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A year after Musk's Twitter takeover, X remains mired in turmoil

SAN FRANCISCO, United States — A year ago Elon Musk purchased X, formerly known as Twitter, taking the platform on a journey that has resulted in lost money, advertisers and trust.

Musk closed the $44 billion deal on October 27, 2022, facing a lawsuit that held him to terms of purchase he was keen to escape.

Here is a look back at Musk's first year as owner of the platform.

In the days after his purchase, Musk quickly fired executives who had been running Twitter and took the publicly traded company private.

He also laid off most of the San Francisco-based company's workers, cutting ranks to fewer than 1,500 from 8,000.

Twitter employees were asked to commit unconditionally to their jobs and forego any notion of telecommuting.

Former project manager Esther Crawford, who wrote online about her experience, said Musk replaced the company's family atmosphere with a climate of fear.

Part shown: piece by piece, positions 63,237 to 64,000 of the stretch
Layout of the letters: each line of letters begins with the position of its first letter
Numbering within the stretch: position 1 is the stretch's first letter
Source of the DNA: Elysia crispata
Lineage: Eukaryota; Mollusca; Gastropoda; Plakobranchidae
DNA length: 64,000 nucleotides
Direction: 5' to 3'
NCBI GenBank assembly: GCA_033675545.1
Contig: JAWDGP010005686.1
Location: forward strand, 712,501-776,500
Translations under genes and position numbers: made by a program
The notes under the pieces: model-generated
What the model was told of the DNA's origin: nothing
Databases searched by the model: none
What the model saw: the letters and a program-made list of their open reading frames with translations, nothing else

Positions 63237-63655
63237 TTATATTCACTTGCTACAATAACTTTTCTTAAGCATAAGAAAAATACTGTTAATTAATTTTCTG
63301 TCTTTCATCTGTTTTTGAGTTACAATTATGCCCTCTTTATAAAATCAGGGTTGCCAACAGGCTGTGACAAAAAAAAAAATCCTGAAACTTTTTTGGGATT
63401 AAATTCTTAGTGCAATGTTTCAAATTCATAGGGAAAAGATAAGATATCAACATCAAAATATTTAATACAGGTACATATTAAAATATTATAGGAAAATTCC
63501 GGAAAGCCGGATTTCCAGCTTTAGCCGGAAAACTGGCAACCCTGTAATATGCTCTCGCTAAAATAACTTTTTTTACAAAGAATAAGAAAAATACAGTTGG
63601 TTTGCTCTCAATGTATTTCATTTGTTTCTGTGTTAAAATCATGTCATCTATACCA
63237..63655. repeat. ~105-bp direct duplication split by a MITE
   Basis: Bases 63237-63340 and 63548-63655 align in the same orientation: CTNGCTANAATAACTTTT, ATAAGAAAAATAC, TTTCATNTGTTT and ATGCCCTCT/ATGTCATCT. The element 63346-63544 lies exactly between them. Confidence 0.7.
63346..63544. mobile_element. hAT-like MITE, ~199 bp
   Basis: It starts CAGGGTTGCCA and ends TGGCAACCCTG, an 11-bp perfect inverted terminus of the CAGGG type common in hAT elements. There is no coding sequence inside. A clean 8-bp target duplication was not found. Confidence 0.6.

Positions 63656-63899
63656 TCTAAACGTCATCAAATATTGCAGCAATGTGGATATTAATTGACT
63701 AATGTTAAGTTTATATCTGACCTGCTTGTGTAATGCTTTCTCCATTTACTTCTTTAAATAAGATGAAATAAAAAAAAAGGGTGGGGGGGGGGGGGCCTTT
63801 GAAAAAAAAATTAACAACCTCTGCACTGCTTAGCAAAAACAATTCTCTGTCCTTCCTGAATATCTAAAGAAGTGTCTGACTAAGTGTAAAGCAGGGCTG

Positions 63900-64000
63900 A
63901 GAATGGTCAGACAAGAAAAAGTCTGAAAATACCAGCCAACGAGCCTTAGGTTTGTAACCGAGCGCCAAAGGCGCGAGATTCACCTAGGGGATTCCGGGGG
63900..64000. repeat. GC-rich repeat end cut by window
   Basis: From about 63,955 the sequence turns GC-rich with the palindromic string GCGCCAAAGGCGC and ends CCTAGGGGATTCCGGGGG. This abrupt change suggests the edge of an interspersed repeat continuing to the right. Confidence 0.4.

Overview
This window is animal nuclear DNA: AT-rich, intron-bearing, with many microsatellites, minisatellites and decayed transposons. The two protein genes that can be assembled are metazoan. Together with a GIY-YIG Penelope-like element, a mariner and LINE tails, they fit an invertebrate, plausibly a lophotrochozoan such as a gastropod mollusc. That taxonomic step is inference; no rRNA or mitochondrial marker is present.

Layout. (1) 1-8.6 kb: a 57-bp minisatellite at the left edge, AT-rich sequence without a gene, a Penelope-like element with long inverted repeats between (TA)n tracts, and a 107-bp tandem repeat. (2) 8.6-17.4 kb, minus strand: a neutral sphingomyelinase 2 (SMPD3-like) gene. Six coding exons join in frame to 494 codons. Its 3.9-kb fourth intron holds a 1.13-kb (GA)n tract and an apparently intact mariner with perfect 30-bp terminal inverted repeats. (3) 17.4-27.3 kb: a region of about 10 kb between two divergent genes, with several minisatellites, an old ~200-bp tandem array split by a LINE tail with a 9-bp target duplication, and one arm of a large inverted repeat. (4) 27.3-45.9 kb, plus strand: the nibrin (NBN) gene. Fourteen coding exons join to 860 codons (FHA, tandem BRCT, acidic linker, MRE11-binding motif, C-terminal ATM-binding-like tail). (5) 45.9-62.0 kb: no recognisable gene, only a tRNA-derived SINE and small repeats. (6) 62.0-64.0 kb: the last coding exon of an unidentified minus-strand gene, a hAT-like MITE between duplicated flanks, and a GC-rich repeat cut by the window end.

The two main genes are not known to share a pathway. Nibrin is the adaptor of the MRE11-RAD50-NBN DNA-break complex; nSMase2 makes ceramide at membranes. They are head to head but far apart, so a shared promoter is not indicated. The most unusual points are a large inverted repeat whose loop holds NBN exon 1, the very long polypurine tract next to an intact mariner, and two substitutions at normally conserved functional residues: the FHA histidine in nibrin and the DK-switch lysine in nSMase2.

She described Musk as audacious but "moody," surrounding himself with "yes men" and making decisions on instinct.

In July, Musk did away with Twitter's globally recognized bird logo and changed the platform's name to X.

In the months following his takeover, Musk gutted content moderation, restored accounts of previously banned extremists, and allowed users to purchase account verification, helping them profit from viral -- but often inaccurate -- posts.

Musk defended such changes in the name of free speech.

He disabled features put in place to prevent users from being duped by false claims and put in new systems that encourage their spread, according to nonprofit fact-checking website PolitiFact.

Steps taken by Musk at X "have sparked increased sharing of misinformation and hate speech," PolitiFact said Monday in a report, echoing an array of groups tracking toxic content on social media.

The fast-evolving Israel-Hamas conflict has been seen as one of the first real tests of Musk's version of the platform during a major crisis. For many experts, the results confirm their worst fears: that changes have made it a challenge to discern truth from fiction.

"It is sobering, though not surprising, to see Musk's reckless decisions exacerbate the information crisis on Twitter surrounding the